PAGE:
“They were filled with the Holy Ghost and began to speak in diverse tongues.”
In reading today's Epistle and the Gospel that we read last Thursday for the feast of the Ascension, we are reminded of the various gifts the early Christians were given through the reception of the Holy Ghost. They were able to speak and be understood even by those from far away; able to heal the sick; to speak in unknown languages; to prophesy and boldly teach the Faith; and even to be protected from the harm of poison and poisonous snakes.
Quite understandably, we are prompted to ask why these charismatic gifts have, by and large, vanished from the Church. Saint Paul answers this question in his (First) Epistle to the Corinthians. These very impressive gifts were given to the early Christians to facilitate the growth of the Church; to demonstrate tangibly that the Church worked with the power of God. We modern people might use the phrase that God gave the early Christians such gifts to “jump-start” the Church. But Saint Paul tells us also that these gifts are but temporary; that “prophecies will disappear, and tongues will cease, and knowledge will be destroyed.”
And, lest we be too disturbed with the loss of these gifts, he assures us that there is a better way to build up the body of Christ. After talking about tongues and prophesies and miracles and what-have-you, he says “I point out to you a yet more excellent way. If I speak with the tongues of men and angels—If I have prophecy and know all mysteries and all knowledge … and all faith … and even if I distribute all my goods to the poor, yet I do not have charity, it profits me nothing.” All of these flashy demonstrations are worthless without the love of God, and the love of fellow man for the sake of God.
It is interesting to note that even in Paul's time, when certain people actually enjoyed the use of these charismatic gifts—Paul noticed, even then, that these powers became a source of pride or envy. Those gifted with the most outwardly spectacular gift—of speaking aloud in unknown tongues seemed to hold themselves in higher esteem than those with less flamboyant gifts. Paul had to turn them around and tell them that the gifts were important only if they were useful to strengthen the Church.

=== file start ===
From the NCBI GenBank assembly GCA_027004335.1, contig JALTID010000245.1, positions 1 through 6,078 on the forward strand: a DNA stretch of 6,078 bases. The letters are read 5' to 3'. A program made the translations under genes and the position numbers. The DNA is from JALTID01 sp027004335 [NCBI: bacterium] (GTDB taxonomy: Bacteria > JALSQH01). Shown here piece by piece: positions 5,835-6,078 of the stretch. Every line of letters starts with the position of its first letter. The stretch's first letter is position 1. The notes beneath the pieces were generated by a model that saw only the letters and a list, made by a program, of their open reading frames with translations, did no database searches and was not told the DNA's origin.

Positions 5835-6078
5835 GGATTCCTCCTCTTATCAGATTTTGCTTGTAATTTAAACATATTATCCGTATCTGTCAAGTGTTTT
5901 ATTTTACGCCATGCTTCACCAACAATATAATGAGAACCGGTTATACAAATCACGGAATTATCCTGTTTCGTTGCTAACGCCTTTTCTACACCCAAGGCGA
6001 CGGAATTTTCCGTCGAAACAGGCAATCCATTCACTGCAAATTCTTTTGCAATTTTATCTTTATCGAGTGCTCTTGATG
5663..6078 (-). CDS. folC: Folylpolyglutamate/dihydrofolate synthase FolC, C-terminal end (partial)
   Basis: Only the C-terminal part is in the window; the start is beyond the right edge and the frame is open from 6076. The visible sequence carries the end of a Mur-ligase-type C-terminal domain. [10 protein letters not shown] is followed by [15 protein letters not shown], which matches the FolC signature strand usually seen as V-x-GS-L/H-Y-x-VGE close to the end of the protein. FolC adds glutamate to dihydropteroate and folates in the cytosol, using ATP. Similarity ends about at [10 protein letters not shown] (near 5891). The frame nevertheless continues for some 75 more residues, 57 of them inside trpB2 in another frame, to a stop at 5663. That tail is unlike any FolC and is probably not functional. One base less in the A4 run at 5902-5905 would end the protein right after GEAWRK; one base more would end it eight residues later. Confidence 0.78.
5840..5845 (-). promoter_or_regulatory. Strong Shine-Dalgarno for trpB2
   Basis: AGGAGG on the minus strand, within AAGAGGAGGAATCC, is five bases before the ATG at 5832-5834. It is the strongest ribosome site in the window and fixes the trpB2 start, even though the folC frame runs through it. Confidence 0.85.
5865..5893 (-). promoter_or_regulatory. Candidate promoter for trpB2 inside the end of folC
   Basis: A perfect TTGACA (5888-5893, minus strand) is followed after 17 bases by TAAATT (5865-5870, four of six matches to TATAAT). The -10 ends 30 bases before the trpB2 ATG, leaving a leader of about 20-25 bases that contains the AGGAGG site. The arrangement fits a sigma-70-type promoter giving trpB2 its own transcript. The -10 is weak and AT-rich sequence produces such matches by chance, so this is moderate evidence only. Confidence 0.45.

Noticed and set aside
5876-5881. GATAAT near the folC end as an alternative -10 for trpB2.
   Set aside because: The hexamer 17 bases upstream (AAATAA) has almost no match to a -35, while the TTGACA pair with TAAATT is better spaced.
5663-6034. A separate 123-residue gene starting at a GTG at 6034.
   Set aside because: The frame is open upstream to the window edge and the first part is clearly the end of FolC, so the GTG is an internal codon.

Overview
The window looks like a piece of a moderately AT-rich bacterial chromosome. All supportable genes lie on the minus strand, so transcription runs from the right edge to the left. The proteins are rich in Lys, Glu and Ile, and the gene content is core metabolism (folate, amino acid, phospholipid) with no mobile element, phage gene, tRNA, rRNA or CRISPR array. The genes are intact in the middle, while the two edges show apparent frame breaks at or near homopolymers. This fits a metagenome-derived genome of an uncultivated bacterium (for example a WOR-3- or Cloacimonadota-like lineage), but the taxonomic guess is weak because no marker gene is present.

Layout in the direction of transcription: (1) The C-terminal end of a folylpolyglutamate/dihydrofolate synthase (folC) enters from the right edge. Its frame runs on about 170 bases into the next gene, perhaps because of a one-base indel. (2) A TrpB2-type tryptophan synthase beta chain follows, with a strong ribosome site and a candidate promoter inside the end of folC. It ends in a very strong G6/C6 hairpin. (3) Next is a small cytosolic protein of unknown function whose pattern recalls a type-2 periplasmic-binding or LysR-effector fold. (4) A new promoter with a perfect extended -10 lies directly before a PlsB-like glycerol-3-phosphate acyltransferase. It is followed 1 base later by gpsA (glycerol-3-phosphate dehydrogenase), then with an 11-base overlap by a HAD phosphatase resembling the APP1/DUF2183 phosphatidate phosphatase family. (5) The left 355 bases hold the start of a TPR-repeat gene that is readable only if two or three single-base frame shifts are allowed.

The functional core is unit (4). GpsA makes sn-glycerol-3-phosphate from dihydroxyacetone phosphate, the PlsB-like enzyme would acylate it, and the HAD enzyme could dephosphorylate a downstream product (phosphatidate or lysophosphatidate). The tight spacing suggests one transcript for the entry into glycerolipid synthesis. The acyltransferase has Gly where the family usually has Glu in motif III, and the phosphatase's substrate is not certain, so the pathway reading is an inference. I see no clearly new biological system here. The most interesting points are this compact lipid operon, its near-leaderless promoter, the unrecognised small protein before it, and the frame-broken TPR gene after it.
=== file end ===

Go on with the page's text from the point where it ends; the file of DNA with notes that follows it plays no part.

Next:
If you were going to ask God for His favor, Paul urged you to ask first of all for charity, that you might love God and your fellow man. Only then might you ask for one of the charismatic gifts. And Paul disparaged most of these gifts, with but one exception; that exception was the gift that he called “prophecy.” But the way he uses this word (“prophecy”) tells us that he is, again, not talking about some one who is able to predict the future or anything like that. The “prophet” for Paul, is someone who “speaks to men for edification, and encouragement, and consolation.”
Again, he is talking about strengthening the Church. Paul's “prophet” was someone who would give testimony about the love of our Lord for His people, and inspire them by recounting the holiness of God’s saints, perhaps including a personal experience or two. The “prophet” would put forth the greatness of God and the importance of following His Commandments through charity. He would encourage those wavering in their faith to get back on the road to salvation. And finally, he would put things in perspective; consoling his fellow Christians with the knowledge that in the long run God alone matters—and in the short run, the “constant mutual charity” shared with ones fellow Christians.
Saint Paul would be nothing short of horrified to see how his advice is ignored in modern times. Instead of seeking charity; instead of edifying and encouraging and consoling, modern Catholics are again seeking to impress their friends by speaking in tongues or by boasting of “special knowledge” allegedly obtained through divine grace—a sort of “parodied prophecy.”
Some of this, of course, comes from a lack of clear spiritual guidance from on high within the modern Church. Such pentecostalism was confined to the more oddball Protestant sects until the modern Church adopted a sort of Protestantism 40 years or so ago. The much touted “freedom” of the conciliar church turned out to be nothing but “uncertainty,” and prompted people to seek guidance from less reliable sources.
But perhaps even more importantly, Paul would, no doubt, denounce this desire for miracles as a terrible lack of humility—and as a possible way to become involved with the spirit of evil instead of the Holy Spirit—for every voice that whispers in one's ear is not necessarily of God.
Today is Pentecost, the feast of the Holy Ghost. And rather than asking why we rarely see spectacular miracles worked, like those of the Bible, it is the day to ask God not for great power or fame, but for great humility; the day to ask not for signs and wonders, but to ask for the grace of charity—the love of God, and the love of fellow man for the sake of God.
 Epistle: Acts ii:1-11 http://www.drbo.org/cgi-bin/d?b=drl&bk=51&ch=2&l=1-#x
 1 Corinthians xiii:18 http://www.drbo.org/cgi-bin/d?b=drl&bk=53&ch=13&l=8#x
 1 Corinthians xii: 31-xiii:3 http://www.drbo.org/cgi-bin/d?b=drl&bk=53&ch=12&l=31-#x
 1 Corinthians xiv:1-14 http://www.drbo.org/cgi-bin/d?b=drl&bk=53&ch=14&l=1-#x
 1 Corinthians xiv:3 http://www.drbo.org/cgi-bin/d?b=drl&bk=53&ch=14&l=3#x